closing verses of II Chronicles appear as the opening
verses of Ezra. In Micah 4:1-3, we have the same
passage as Isaiah 2:2-4, tne most familiar portion of it
"They shall beat their swords into plowshares, and their
spears into pruning hooks; nation shall not lift up sword
against nation, neither shall they learn war any more."
A less familiar passage evidently related to the other,
occurs in Joel 3:9-10: â€”
"Prepare war; stir up the mighty men; let all the men of
war draw near, let them come up. Beat your plowshares
into swords, and your pruning hooks into spears."
There are examples of the double use of the same
earlier material in the collections of religious poetry
36 A BOOK ABOUT THE ENGLISH BIBLE
which we have in the Psalms, which consists, as the
doxologies at the end of each book indicate, of five
divisions, 1-41; 42-72; 73-89; 90-106; 107-150, each
of which was probably an independent collection.
Psalm 14 of the first book appears again in the second
book as Psalm 53. Psalm 70 is the same as Psalm 40:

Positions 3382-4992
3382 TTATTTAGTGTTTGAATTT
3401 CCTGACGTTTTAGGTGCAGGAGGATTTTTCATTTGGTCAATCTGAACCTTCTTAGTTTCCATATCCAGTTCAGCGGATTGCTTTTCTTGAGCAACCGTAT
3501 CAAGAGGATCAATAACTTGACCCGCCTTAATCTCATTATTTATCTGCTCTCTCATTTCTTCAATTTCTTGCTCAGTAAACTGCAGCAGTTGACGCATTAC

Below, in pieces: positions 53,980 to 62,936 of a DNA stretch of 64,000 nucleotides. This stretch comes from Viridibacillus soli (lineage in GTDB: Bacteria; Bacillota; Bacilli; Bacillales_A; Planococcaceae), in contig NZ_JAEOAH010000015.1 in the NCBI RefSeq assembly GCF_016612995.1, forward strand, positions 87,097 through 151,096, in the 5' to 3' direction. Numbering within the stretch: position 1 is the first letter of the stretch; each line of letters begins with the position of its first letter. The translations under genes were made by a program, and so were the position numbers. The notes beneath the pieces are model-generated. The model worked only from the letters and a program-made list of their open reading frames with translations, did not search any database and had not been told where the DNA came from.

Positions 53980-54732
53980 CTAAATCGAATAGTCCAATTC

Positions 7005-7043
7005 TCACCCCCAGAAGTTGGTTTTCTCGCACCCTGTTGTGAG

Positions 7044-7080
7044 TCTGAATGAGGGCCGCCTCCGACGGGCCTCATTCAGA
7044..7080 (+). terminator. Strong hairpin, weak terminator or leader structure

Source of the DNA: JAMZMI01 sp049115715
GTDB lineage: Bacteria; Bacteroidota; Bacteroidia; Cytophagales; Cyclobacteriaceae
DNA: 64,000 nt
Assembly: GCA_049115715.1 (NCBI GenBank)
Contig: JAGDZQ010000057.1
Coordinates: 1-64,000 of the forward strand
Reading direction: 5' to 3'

13-17. Psalm 108 is composed of Psalms 57:7-11, and
60:5-12. The versions are slightly different in the
two appearances of the same Psalm and the duplica-
tions are always in different books. Similarly the poem
of David, which is Psalm 18, is put into its historical
setting in II Samuel 22, in a different version.
Associated with the Old Testament, but not regarded
by the Jews as part of their Scriptures, are the books
of the Apocrypha, which found their way into the Bible,
of the early Church, and which, with the exception of
the Prayer of Manasses and I and II Esdras, are
in the Bible of the Roman Catholic Church, because in
the Vulgate. Protestant versions place the Apocryphal
books in a group between the Old and the New Tes-
From the references to lost books, and from the use of
materials in our Old Testament we see that there